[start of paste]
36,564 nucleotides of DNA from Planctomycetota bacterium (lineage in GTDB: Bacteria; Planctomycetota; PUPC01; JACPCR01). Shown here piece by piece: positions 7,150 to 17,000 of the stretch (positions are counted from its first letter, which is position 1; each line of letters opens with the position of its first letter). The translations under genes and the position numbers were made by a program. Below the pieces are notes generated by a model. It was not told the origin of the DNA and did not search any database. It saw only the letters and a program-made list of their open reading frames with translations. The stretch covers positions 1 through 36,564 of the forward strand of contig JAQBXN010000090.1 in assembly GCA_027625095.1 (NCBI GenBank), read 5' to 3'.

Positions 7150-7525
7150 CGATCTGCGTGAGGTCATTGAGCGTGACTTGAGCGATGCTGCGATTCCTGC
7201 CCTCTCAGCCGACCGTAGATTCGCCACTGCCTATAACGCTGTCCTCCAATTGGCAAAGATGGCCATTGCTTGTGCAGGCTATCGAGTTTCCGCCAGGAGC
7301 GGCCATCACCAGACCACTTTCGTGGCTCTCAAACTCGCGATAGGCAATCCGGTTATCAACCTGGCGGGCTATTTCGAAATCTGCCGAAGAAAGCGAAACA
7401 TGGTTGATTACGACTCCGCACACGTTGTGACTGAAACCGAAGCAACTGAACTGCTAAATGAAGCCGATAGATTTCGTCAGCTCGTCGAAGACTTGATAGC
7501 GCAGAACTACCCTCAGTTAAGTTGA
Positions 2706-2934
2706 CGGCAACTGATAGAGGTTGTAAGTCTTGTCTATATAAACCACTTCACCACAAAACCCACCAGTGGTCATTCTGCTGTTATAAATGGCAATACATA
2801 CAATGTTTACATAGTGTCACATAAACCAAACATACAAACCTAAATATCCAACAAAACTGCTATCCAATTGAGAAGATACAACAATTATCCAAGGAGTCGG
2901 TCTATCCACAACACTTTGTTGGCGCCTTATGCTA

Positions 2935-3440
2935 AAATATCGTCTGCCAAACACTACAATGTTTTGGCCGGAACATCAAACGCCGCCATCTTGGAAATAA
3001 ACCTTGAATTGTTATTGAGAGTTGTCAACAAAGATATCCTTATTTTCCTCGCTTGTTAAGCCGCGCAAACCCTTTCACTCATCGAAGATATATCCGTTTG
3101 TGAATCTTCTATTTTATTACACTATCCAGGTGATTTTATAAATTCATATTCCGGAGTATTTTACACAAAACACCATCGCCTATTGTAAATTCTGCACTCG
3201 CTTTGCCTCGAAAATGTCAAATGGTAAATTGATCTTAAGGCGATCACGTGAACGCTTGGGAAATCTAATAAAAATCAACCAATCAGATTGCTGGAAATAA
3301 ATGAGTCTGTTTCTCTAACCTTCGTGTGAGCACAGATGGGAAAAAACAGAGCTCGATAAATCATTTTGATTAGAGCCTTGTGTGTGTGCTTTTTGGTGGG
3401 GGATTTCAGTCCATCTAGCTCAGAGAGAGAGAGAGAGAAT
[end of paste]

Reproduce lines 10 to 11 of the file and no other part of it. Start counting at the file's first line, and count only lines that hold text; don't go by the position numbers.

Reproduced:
2801 CAATGTTTACATAGTGTCACATAAACCAAACATACAAACCTAAATATCCAACAAAACTGCTATCCAATTGAGAAGATACAACAATTATCCAAGGAGTCGG
2901 TCTATCCACAACACTTTGTTGGCGCCTTATGCTA